In my earlier article I looked at a framework to determine what it costs to self-publish. I described 9 cost categories and three paths to publication as a way to organize the costs for different kinds of self-publishers.
- Company setup—The choice here is to establish a sole proprietorship or to simply publish your book under your own name, without any company structure. The cost of establishing a company vary, but the minimum cost would be whatever you are required to pay to register a business name.
Here it costs $42 plus about another $40 for the classified ads you need to run as a public notice. These costs aren’t strictly necessary, but if the self-publisher is treating her publication like a business at all, she will take this step.
Total: $0 – 84
- ISBNs—Another way to control costs is to print with one of the services that will supply you with an ISBN. For someone with a book project but a small budget, this can be a considerable expense at a minimum of $125.
You only need an ISBN if you intend to sell your book through a book trade channel, such as Amazon.com. If you don’t plan to make your book available through those channels, or if the book is strictly for private or personal use—for instance a fundraiser—you can skip the ISBN completely.
On the other hand, if you’re concerned about the future publishing possibilities for your book, and that you might someday want to take the book to another printer or service provider, you should think about buying the ISBN up front.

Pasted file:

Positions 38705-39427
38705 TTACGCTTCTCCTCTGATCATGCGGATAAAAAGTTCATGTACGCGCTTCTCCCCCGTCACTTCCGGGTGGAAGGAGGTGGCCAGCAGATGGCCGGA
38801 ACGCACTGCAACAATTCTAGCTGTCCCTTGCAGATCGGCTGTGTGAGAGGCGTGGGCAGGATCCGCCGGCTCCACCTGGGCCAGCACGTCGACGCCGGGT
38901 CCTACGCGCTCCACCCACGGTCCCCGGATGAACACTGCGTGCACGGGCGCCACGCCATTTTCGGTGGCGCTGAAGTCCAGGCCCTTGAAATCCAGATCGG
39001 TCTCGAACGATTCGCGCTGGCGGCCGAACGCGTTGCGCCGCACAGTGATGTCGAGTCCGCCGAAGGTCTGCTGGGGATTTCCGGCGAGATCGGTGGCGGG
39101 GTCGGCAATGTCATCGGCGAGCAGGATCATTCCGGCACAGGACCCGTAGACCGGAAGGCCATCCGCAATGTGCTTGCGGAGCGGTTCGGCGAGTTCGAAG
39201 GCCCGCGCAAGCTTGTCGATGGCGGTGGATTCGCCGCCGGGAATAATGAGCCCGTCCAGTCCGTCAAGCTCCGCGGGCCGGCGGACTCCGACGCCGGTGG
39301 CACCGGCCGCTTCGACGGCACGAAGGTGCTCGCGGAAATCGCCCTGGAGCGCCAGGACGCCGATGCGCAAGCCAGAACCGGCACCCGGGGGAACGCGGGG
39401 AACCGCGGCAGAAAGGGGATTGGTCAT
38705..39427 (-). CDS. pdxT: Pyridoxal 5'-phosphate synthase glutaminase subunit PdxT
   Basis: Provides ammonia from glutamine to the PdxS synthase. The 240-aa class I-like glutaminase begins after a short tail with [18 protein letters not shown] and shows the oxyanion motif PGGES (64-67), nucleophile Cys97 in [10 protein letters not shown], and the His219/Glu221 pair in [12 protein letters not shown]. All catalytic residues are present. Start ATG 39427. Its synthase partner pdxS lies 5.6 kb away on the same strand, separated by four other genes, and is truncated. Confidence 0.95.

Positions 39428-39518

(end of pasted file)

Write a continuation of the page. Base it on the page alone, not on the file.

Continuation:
Total: $0 – 125
- Manuscript preparation—At the DIY end of self-publishing, the author will do all manuscript preparation, usually using their favorite word processor.
- Editing—If our DIY self-publisher can find someone to look over the manuscript for errors, it will likely be on a free or barter basis. There probably won’t be any editing except self-editing, so expenses here are pretty much eliminated.
- Design—The DIY self-publisher is the designer of the book as well. Some publisher services companies provide templates that authors can download and use with programs like Microsoft Word. And some have cover generators to help create a decent-looking cover. But the principle here is that the author completes all these tasks on his own, with or without the help of customer service staffers.
- Review program—Reviews for the DIY self-publisher will probably be limited to online reviewers, where a PDF of the book can be submitted at no fee. In my experience, most of these books are not submitted to reviewers with any regularity, saving more money.
- Platform building—The DIY self-publisher who wants to spread her work, find new readers and sell some books will look to online resources to do her author platform building. Typically this will involve a blog at one of the free blog hosting sites, and a lot of time spent online.
- Proofing and Reproduction—Virtually all DIY self-publishers will use digital printing through print on demand suppliers to manufacture their book. A copy of the book essentially acts as the proof if one is considered necessary. Since these services—like Lulu—only charge for the books you actually buy, you could say that there is no cost here. But let’s assume our self-publisher orders 5 copies of her 200-page book, and that we consider this part of the expense of getting into print.
- Fulfillment—Books sold will be by hand, through the self-publisher’s website, or on retailer websites. The first two options could encounter costs for packing and shipping, but they are transaction costs, not included in getting into print.